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Students' New Video Game Weaves Strategy Into Film

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May 25, 2005 | by Wendy Leopold
underworld

Using Internet2 -- the advanced high performance network referred to as the Internet of tomorrow -- with Access Grid video software, a team of Northwestern University music students shared virtual classroom space with students from eight universities in four nations and five states. The result of their efforts is a one-of-a-kind videogame designed to teach youngsters about myth and mythical narrative.

“Descent to the Underworld” <http://www.gamefilm.tv/> recreates a myth common to many cultures.  In it, an individual must retrieve a loved one who has been captured and removed to the underworld.

“In the Greek tradition, one can think of Orpheus and Eurydice or Demeter and Persephone,” said School of Music Professor Scott Lipscomb, who advised the Northwestern students. Similar myths include those of Baldur in the Norse, Ishtar in the Babylonian, Blue Jay in the Chinook and Krai Thong in the Thai traditions.

Produced by Druid Media, the videogame has as its “reward” a narrative film constructed by those who play it. Players generate the film’s “scenes” with their game play decisions – for example, whether to cross a creek by stepping on stones or on the back of a crocodile. At the game’s end, the scenes are automatically edited and streamed into a film.

School of Music graduate students Chun Chan, Jay Dorfman and Casey Farina worked on the “Game-Film” (as its producers call it) with students from Louisiana to Brazil and Seattle to Prague to create the art, sound effects and, in their case, the musical score for “Descent to the Underworld.”

The students began working on “Descent” in mid-February and finished it in early May. They spent two weeks in post-production, meeting weekly in online videoconferences made possible by the “bleeding edge” technologies of Internet2 and Access Grid and by keeping in touch with one another via WIKIs and bulletin boards.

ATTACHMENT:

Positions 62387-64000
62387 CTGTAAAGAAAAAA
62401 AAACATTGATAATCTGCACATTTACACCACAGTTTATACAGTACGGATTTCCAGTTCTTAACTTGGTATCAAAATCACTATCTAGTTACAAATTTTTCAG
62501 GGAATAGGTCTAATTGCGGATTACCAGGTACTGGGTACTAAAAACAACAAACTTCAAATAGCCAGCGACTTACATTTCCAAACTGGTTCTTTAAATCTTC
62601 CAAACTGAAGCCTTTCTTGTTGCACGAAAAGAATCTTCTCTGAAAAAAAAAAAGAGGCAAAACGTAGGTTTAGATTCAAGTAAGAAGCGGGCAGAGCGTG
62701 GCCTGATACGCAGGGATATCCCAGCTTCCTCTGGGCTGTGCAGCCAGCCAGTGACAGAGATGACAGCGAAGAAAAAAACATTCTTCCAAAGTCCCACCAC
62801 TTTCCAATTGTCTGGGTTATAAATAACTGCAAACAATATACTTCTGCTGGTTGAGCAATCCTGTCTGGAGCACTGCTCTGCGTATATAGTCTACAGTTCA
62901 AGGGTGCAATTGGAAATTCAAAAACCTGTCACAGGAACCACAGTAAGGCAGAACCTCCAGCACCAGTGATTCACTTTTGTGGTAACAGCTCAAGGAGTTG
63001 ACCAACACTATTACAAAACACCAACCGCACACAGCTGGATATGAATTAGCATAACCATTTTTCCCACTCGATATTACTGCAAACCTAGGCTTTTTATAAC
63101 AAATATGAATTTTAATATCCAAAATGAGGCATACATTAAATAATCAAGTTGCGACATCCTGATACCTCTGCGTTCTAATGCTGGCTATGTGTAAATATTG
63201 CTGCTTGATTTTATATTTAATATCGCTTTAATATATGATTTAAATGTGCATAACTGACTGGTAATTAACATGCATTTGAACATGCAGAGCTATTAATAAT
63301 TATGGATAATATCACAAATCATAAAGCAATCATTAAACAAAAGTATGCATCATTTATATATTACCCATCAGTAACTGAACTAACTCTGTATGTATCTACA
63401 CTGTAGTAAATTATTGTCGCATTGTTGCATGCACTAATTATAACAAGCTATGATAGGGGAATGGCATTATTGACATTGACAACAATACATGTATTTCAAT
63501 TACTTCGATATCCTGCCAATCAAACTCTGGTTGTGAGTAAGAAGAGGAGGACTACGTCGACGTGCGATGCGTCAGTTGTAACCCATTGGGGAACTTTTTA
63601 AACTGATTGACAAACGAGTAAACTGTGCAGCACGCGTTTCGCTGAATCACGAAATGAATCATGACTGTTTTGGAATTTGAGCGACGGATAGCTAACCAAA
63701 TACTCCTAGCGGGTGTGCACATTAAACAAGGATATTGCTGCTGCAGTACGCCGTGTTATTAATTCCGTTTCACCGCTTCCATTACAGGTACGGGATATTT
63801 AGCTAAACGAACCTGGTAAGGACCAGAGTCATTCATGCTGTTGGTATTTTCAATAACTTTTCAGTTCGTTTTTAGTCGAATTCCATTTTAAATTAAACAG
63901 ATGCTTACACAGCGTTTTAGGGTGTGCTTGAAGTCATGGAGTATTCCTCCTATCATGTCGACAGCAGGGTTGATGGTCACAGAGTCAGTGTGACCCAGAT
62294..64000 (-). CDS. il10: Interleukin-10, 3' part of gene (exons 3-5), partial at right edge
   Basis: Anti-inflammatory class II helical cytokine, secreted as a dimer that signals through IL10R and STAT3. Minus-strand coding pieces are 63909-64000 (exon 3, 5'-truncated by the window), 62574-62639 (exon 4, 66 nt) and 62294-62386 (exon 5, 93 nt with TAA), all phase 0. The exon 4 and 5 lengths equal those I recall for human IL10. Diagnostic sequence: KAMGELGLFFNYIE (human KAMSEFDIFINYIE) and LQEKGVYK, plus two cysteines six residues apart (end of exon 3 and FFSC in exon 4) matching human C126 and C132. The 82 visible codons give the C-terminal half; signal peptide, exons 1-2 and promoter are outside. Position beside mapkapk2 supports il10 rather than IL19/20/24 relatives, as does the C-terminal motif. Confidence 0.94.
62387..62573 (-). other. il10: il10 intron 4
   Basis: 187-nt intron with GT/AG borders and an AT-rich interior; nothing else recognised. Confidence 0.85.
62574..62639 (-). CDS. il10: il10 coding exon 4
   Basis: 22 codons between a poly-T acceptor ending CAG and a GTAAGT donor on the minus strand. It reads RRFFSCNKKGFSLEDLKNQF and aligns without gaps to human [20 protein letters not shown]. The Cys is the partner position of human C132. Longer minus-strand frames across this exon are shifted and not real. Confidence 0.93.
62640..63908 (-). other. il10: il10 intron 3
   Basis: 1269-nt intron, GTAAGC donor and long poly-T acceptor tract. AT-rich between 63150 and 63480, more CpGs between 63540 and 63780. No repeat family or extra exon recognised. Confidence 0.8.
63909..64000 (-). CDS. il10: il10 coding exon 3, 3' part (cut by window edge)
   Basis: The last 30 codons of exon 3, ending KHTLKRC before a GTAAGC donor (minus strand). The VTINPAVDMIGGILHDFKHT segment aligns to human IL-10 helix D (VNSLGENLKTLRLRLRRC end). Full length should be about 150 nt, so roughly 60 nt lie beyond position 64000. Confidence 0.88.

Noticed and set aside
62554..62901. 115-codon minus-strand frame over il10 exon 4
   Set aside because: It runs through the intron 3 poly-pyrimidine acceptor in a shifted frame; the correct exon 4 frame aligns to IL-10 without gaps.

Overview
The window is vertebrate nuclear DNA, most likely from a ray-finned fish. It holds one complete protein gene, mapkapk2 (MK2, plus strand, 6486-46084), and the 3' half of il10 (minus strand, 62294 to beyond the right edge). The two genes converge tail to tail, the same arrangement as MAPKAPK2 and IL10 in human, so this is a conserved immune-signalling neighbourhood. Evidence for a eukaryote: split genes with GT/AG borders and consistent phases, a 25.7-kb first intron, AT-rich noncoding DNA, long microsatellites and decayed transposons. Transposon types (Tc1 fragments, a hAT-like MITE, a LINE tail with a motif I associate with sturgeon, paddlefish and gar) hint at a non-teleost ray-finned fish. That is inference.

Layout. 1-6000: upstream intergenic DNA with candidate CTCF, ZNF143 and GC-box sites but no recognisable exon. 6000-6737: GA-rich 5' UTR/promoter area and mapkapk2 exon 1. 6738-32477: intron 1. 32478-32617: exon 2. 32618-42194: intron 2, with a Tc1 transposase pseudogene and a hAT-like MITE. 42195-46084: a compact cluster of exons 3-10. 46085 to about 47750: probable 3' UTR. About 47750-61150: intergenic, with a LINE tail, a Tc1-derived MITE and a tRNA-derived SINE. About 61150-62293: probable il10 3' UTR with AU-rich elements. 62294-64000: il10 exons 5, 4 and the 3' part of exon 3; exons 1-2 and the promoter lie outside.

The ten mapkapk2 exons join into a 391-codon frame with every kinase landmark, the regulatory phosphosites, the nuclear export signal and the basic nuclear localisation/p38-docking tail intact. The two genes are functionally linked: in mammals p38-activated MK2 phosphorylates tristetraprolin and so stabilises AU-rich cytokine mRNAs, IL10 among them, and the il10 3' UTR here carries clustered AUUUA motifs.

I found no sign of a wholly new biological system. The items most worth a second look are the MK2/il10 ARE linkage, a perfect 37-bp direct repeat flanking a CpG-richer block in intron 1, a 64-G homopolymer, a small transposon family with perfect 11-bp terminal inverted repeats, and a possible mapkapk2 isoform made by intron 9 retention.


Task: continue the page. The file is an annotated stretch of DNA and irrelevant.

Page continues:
Over the course of eleven weeks, the students discussed the narrative for the game and media files, decided on their own interpretation of the story, and drew up and tasked out the production of 20 film scenes. Louisiana State students were responsible for sound effects. Working with Lipscomb, Northwestern’s music students created the Game-Film’s music soundtrack.

“The making of ‘Descent’ ultimately modeled the ultra high technologies that will be the tools of collaboration that are used by the next generation of educators and entrepreneurs,” said Lipscomb, who teaches music education and music technology and has a special interest in film scoring.

The Internet2 community’s high-performance network provided users 100 to 1,000 times more bandwidth than traditional broadband; the Access Grid software enabled real-time, TV-quality video and audio on multiple screens. Together, the two technologies created the immersive “in-the-same-room” virtual environment that allowed the students around the world to collaborate.

The multi-university collaboration involved Northwestern, Drexel, Louisiana State, Tsinghua universities, and University of Utah, University of Washington, Brazil’s University of Vale do Rio Dos Sins, and the Center for Audiovisual Studies (FAMU) in Prague. The participating institutions already are talking of another collaboration, according to Lipscomb.

Supporters for “Descent” include Apple Computer, EB Games, MAGPI, Argonne National Labs and the Internet2 Consortium. It is being promoted through UNESCO’s Digital Media Arts sector.